South Korea has cast doubt over North Korea’s claims that it can conduct a nuclear strike on the U.S. mainland.
North Korea has conducted three tests of two different types of intercontinental ballistic missile, and while the South acknowledges that the rogue regime’s ballistic missile development program is progressing faster than expected, Seoul remains suspicious of North Korea’s claims.
“There is no concrete evidence that they have mastered the technology that is required to be able to put a nuclear device on a long-range nuclear missile,” South Korean Foreign Minister Kang Kyung-wha told CNN in an interview aired Tuesday.
North Korea tested its new Hwasong-15 ICBM, the successor to the Hwasong-14 ICBM tested twice in July, last Tuesday, demonstrating the theoretical ability to strike anywhere in the continental U.S.
This test was preceded by a successful test of a staged thermonuclear bomb two months earlier. The North released images of the warhead prior to that particularly-alarming nuclear test, and afterwards, it claimed it could mount the warhead on the Hwasong-14, which analysts assess could strike parts, if not most, of the continental U.S.
After the Nov. 28 test, Pyongyang claimed that all of the U.S. mainland is in reach.
“They haven’t demonstrated their reentry capability,” Kang told CNN, “They haven’t demonstrated their remote targeting, or the miniaturization that is required to do this.”
Evidence, specifically the observations of the crew of a Cathay Pacific flight that saw the missile explode and break apart while re-entering the atmosphere, suggests that the missile failed during re-entry, although it is possible that the lofted trajectory put high levels of additional stress on the re-entry vehicle, stress that would be significantly reduced on a minimum energy trajectory.
“They have not yet reached the final, final completion stage yet,” the foreign minister added, apparently expressing a need to see an end-to-end live nuclear-tipped missile test that proves North Korea’s capabilities.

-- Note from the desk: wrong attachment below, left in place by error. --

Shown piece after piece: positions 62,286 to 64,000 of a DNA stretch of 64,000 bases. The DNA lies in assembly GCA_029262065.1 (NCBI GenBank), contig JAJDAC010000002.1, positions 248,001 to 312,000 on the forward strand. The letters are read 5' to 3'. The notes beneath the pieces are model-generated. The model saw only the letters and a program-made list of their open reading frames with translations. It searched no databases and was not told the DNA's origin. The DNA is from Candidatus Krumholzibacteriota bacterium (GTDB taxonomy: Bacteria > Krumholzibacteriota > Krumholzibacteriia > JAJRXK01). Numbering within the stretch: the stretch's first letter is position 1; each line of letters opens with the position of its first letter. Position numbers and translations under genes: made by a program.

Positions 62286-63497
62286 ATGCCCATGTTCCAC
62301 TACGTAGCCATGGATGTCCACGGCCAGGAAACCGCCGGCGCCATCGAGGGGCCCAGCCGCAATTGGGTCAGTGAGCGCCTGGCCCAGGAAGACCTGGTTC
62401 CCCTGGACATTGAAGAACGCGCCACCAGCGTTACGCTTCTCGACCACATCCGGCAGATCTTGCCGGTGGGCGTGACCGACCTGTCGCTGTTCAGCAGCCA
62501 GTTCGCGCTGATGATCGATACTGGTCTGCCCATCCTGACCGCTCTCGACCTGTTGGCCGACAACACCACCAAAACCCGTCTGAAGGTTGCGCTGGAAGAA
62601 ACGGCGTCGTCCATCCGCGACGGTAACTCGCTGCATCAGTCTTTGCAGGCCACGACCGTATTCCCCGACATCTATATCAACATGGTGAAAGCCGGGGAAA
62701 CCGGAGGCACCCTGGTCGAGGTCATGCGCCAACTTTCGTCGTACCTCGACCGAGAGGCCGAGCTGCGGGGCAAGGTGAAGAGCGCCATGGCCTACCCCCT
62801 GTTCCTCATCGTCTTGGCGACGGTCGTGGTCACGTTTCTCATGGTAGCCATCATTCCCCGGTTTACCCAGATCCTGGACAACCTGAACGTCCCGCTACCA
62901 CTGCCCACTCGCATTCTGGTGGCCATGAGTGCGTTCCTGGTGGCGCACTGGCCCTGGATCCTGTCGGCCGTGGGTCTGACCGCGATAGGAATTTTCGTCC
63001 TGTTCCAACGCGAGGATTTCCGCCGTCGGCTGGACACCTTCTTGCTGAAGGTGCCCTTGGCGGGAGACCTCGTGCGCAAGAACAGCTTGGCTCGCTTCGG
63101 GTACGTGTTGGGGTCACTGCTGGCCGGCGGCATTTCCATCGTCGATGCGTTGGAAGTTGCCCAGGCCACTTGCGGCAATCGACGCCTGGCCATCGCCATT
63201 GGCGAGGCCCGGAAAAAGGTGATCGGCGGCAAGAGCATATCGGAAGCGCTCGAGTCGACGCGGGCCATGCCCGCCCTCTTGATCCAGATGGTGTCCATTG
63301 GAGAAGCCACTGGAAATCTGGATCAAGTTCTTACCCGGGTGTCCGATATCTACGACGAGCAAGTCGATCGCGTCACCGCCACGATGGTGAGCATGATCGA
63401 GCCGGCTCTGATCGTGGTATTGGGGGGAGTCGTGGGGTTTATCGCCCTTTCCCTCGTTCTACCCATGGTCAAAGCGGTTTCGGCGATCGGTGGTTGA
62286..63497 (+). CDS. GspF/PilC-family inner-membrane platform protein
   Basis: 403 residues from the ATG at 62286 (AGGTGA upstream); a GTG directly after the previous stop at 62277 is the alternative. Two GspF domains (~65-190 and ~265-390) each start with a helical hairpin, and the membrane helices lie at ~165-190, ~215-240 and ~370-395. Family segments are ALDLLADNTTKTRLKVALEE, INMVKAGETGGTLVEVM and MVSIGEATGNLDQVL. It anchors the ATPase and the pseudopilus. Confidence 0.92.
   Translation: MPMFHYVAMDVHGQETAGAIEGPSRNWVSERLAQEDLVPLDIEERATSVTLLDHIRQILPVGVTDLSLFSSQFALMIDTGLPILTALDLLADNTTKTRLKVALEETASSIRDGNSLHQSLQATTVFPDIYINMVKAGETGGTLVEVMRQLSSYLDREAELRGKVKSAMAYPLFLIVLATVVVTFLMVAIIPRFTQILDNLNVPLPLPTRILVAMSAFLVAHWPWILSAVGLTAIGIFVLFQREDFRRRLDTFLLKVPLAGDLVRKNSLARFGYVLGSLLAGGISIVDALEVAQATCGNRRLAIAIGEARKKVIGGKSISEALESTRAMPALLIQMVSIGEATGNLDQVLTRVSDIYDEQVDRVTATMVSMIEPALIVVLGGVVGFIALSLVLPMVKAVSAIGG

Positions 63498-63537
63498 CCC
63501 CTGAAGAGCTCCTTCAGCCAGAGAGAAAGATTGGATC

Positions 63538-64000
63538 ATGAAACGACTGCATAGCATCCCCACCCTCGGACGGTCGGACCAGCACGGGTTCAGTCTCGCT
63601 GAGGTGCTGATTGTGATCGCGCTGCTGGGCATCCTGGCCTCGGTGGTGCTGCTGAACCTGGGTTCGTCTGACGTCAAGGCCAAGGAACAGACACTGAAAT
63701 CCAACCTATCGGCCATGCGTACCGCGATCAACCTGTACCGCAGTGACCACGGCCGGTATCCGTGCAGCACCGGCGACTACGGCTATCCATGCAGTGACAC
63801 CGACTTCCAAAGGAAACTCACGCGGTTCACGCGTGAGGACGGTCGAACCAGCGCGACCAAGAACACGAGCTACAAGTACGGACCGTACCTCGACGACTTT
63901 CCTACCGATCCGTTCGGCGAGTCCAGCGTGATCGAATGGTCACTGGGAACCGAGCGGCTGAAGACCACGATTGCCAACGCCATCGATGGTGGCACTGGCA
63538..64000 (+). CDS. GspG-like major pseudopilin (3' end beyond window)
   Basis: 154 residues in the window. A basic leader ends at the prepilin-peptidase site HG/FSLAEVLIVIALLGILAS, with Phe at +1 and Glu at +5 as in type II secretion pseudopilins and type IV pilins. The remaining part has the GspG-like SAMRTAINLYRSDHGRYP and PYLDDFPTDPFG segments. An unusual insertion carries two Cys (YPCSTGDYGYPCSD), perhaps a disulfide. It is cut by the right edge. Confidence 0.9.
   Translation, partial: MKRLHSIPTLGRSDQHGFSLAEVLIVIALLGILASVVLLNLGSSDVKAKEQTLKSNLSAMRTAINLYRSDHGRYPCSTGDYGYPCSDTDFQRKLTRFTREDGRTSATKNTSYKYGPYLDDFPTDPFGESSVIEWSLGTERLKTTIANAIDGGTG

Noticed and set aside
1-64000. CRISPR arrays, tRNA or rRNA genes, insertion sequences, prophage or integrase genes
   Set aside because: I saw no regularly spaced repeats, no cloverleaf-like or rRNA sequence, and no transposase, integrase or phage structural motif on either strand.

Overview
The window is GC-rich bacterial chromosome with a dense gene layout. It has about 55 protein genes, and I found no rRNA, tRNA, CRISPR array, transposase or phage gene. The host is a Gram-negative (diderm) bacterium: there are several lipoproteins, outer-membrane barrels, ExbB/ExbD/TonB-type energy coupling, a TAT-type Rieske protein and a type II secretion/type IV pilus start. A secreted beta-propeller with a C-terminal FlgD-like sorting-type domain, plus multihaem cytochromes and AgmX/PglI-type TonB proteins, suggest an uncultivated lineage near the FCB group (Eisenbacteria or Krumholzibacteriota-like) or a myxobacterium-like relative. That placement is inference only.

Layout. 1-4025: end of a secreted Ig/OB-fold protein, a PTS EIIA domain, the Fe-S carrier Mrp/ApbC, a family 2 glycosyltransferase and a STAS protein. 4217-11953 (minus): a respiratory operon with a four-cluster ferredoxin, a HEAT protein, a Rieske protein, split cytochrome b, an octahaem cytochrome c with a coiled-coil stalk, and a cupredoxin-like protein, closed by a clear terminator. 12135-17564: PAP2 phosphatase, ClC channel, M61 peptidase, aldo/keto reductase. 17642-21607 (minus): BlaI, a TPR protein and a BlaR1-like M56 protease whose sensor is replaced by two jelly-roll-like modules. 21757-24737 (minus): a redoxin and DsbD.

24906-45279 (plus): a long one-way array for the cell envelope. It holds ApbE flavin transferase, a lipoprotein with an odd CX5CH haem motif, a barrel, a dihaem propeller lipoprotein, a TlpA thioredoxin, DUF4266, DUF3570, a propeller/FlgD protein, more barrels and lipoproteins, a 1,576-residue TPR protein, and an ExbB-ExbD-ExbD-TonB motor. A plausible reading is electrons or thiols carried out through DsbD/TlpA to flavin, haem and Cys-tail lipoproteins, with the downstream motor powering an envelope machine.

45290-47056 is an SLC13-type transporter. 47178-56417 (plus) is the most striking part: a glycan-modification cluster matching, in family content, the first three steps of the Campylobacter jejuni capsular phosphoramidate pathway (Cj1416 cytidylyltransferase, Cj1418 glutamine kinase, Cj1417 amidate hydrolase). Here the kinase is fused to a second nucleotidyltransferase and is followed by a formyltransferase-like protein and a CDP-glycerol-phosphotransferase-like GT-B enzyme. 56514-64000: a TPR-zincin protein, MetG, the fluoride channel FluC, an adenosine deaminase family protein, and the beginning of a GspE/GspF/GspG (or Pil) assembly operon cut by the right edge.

Several leading analysts have arrived at different conclusions, arguing that North Korea has emerged as a nuclear-armed state. “We’re now at a point where they have tested an ICBM that can clearly hit the U.S. … They’ve tested a nuclear weapon that had a couple hundred kilotons’ yield, which they say is a miniaturized thermonuclear weapon, which kind of looks like a miniaturized thermonuclear weapon to me,” Jeffrey Lewis, director of the East Asia Nonproliferation Program in the James Martin Center for Nonproliferation Studies at the Middlebury Institute of International Studies at Monterey, told the Atlantic.
“It’s done. It’s over,” he explained.
The Defense Intelligence Agency has assessed that North Korea has produced miniaturized nuclear warheads for its missiles, and the Central Intelligence Agency reportedly believes that North Korea’s ICBM re-entry vehicles would survive on a standard launch trajectory. If accurate, it would suggest that North Korea might be able to launch a nuclear strike against a U.S. city.
Joshua Pollack, a senior research associate in the James Martin Center for Nonproliferation Studies and Lewis’ colleague, argues that there is strong evidence that North Korea could launch a nuclear strike against the U.S. “They’ve had the underlying technological capability to do that for awhile now,” he said on Twitter recently, What’s left to do is to build out and deploy an ICBM force.”
“From a defense planning perspective, certainly, you don’t make unnecessarily sunny assumptions,” he added.
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